Living with Fibromyalgia is different for every sufferer. But sharing stories and experiences can help us all.
What is Fibromyalgia?
Fibromyalgia is defined by Google as
a rheumatic condition characterized by muscular or musculoskeletal pain with stiffness and localized tenderness at specific points on the body.
Being Diagnosed with Fibromyalgia
I was finally diagnosed with Fibromyalgia when I was in my early twenties, after suffering with, what was then, predominantly, head and neck pain, since I was thirteen.
I was told that it is usually diagnosed by eliminating most/all other possible conditions. I guess this is why it took about ten years to get a helpful diagnosis. I had tried acupuncture, massage, chiropractic, osteopathy, homeopathy and goodness knows what else, in trying to manage it. But the plain fact was: nothing worked. And if anything the conditioning was worsening.
So when I finally got diagnosed, despite not being a fan of ‘labels’, it was a relief to get an explanation.
What It Is Like Living with Fibro Now
Now, every day I have some level of pain or other. The ‘localised’ description isn’t far wrong – though it is still predominantly in my neck and shoulders, as I type this I have a ‘pain spot’ on my cheekbones and I had pains shooting into my head from the right side of my neck.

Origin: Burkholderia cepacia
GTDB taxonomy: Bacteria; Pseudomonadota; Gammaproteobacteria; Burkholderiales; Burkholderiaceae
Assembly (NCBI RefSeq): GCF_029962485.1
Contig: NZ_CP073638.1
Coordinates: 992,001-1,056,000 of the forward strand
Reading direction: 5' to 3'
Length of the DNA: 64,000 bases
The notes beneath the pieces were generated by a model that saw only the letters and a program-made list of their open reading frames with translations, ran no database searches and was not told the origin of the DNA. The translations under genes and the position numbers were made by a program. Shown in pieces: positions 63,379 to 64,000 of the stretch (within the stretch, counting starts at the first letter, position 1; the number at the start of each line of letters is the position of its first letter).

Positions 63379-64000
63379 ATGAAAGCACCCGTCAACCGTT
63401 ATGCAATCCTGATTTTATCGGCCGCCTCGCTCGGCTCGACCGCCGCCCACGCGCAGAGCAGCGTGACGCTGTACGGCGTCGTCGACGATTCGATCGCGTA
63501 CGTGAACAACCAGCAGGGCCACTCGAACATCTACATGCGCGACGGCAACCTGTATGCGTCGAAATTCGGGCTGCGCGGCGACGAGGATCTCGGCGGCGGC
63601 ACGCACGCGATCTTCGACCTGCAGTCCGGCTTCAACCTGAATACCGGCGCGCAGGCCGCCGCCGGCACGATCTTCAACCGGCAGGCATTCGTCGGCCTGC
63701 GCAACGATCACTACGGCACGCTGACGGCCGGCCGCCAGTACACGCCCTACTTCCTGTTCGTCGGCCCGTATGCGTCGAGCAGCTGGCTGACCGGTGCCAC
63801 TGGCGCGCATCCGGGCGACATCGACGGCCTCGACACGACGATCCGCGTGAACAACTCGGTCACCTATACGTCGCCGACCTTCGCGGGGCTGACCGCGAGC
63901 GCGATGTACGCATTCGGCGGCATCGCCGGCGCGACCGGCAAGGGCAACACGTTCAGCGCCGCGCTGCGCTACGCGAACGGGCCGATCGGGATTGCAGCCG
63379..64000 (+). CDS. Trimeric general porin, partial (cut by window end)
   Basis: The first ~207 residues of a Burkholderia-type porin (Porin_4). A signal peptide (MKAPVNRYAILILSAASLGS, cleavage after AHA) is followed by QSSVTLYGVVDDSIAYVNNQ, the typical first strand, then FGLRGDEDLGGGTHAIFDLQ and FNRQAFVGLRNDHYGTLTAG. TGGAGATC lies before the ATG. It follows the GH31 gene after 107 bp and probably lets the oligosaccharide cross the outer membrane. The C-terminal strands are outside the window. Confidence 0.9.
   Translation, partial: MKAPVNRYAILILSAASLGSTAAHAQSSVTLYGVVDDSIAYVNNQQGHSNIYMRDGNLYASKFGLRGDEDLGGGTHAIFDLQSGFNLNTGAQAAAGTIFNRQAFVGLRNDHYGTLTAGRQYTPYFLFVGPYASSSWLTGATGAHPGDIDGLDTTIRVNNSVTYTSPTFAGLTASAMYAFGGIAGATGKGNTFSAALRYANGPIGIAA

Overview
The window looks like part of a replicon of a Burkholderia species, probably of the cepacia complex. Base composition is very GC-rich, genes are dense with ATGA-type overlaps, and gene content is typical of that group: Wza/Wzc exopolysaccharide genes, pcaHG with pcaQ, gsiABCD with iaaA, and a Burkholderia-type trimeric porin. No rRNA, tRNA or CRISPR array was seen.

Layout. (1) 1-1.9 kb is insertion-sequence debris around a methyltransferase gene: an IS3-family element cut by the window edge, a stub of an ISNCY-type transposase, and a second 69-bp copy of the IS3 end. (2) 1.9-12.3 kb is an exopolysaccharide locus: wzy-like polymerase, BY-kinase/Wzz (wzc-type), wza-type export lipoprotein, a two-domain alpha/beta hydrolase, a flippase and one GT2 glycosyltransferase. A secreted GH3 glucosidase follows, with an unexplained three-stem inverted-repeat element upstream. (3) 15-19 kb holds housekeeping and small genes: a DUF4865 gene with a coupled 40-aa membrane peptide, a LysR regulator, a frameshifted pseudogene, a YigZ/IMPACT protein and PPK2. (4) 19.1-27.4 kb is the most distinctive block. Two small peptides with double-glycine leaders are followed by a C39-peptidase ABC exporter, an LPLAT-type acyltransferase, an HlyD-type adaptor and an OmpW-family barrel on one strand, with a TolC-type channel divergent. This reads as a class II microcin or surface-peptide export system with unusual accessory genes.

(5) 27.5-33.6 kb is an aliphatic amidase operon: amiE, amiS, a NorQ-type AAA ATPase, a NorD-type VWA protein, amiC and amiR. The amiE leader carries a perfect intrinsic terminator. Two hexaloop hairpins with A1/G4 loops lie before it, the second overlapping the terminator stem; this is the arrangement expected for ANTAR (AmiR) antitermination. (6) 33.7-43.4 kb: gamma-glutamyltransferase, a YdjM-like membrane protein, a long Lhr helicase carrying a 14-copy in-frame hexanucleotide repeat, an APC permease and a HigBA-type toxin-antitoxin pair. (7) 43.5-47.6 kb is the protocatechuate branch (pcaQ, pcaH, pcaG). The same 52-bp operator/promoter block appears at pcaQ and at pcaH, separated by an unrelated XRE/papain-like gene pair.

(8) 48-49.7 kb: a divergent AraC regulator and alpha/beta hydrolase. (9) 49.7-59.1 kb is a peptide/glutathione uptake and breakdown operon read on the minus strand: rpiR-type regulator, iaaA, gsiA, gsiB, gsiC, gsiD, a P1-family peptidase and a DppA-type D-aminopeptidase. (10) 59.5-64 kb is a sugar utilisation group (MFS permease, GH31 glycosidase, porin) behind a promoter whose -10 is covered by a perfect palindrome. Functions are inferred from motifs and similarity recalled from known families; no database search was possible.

I have had to battle this year with really bad ‘Fibro Fog’ – a lack of clarity in thought processes, chronic fatigue (coupled with an inability to sleep well). And 2015 for me has seen an increase in hand pain, which sucks when I work – and play – on computers. And my shoulder pain can be so bad, trying to make me relax would be as useful as massaging a droid!
I struggle to get out of bed every morning for work, partly due to the Fibro and partly due to the effects of amitriptyline. But I count my blessings I can still work – I’ll write more about that particular battle later.
But I have fantastic support from my other half, a few folks from Church and the friendship I have found via the Twitter community. This means I can recommend trying the following hashtags to find others fighting similar battles:
There are others, but that’s a start. Going forward I will add Fibro-related blog posts to this site. But I won’t put myself under pressure to do so as that causes stress, which causes pain, so… yeah.
May the Spoons Be Ever In Your Favour.